Delayed post-partum bleeding occurs in 1-2% of patients. It occurs most frequently between 8 and 14 days post-partum and in the majority of these cases it is due to sloughing of the placental site. However, if this bleeding is not self-limiting, further investigation will be required. Ultrasound examination of the uterine cavity will usually determine whether there is a significant amount of retained products although it can be at times difficult to distinguish between blood clot and retained placental tissue. Suction evacuation of the uterus is the treatment of choice and if this is required, it is imperative that antibiotic cover is given. If curettage is not required immediately to arrest bleeding, it is best to start antibiotics at least 12 h beforehand. This will reduce the risk of endometritis leading to uterine synechae. A combination of metronidazole and augmentin can be used in those patients who have endometritis without retained products of conception. In those that do have retained products who require curettage, intravenous antibiotics in the form of metronidazole and a cephalosporin or clindomycin are the antibiotics of choice. Great care must be taken at the time of curettage as the infected uterus is soft and easy to perforate. Rarely, these measures do not result in cessation of the bleeding and in life-threatening circumstances embolization of the uterine arteries may be effective in controlling the bleeding, as may the use of uterine tamponade using a Foley catheter balloon.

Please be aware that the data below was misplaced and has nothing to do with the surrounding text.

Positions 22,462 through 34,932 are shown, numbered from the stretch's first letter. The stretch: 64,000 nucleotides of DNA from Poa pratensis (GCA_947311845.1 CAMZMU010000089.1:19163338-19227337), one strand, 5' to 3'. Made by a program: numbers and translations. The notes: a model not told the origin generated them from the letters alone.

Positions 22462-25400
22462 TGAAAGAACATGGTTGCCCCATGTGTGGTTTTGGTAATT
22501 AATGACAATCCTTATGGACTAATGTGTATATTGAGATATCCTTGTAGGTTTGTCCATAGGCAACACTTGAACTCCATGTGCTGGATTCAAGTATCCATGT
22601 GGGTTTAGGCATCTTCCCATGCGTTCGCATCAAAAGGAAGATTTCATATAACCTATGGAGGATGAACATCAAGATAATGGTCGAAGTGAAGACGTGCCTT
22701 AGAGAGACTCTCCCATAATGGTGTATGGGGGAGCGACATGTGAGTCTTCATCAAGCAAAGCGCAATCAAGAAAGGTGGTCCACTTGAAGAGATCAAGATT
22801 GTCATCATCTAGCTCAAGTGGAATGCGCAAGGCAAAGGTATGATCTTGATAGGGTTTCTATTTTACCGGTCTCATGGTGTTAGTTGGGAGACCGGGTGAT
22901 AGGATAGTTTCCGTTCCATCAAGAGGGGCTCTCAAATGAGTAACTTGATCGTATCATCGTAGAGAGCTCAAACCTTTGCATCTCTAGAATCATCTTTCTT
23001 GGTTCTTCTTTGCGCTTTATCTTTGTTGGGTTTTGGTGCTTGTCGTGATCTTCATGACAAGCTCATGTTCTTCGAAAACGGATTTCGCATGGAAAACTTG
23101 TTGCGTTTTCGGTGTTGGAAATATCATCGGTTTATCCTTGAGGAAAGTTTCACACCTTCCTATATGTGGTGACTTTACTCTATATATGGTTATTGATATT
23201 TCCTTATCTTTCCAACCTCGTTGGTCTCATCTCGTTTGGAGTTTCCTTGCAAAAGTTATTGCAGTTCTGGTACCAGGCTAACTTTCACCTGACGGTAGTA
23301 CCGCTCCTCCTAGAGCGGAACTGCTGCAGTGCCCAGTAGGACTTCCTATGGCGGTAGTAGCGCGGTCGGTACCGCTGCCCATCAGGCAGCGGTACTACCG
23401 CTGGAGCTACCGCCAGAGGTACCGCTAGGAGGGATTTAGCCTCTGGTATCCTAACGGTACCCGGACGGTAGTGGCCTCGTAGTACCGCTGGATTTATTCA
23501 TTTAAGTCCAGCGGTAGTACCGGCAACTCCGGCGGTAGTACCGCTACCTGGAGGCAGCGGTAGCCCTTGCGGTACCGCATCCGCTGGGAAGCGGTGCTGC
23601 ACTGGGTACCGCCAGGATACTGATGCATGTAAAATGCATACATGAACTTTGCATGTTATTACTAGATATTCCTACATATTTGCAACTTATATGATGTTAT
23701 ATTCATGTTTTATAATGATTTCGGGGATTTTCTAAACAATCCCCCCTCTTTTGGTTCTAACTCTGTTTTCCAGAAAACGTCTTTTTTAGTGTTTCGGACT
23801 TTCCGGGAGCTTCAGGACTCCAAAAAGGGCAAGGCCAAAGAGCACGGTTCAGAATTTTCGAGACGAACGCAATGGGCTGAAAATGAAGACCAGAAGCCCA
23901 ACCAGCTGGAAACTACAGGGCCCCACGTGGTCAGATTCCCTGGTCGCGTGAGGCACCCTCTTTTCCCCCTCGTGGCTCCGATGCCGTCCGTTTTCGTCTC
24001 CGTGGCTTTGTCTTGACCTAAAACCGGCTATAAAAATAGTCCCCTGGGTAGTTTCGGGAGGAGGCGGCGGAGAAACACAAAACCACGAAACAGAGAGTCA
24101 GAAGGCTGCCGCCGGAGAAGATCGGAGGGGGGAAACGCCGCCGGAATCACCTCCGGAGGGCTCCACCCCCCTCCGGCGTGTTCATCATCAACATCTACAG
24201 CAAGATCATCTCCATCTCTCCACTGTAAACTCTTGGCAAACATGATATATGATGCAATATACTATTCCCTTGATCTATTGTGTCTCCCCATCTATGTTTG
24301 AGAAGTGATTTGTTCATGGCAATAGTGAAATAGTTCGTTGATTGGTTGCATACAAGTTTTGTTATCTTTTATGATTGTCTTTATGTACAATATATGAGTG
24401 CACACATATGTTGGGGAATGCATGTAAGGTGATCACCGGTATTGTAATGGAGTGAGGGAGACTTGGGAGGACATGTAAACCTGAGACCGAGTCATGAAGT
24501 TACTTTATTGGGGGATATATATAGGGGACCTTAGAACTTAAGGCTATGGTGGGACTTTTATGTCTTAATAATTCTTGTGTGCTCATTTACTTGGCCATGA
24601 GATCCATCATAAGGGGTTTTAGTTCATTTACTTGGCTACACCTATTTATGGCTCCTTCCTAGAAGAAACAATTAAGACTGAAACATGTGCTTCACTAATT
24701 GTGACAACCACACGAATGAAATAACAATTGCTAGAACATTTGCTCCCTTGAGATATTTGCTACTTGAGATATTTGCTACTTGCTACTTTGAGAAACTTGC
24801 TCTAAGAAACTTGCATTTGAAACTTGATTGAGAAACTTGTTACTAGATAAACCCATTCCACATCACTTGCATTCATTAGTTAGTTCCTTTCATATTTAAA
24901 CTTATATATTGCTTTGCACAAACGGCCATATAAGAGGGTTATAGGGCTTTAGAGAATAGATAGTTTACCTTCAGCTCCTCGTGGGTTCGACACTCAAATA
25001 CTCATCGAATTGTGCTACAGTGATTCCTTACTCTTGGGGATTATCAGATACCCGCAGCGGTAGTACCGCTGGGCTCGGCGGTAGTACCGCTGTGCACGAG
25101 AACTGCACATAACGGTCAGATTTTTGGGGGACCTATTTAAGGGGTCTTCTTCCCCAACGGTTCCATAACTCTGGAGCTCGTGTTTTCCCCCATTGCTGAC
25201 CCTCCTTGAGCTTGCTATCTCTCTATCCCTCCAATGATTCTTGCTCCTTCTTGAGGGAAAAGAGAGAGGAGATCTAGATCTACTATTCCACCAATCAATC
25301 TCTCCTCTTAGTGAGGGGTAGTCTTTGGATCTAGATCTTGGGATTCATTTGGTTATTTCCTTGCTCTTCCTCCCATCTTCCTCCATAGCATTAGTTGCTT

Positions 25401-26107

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The first trimester is very important for the mother and the baby. For most women it is common to find out about their pregnancy after they have missed their menstrual cycle. Since, not all women note their menstrual cycle and dates of intercourse, it may cause slight confusion about the exact date of conception. That is why most women find out that they are pregnant only after one month of pregnancy.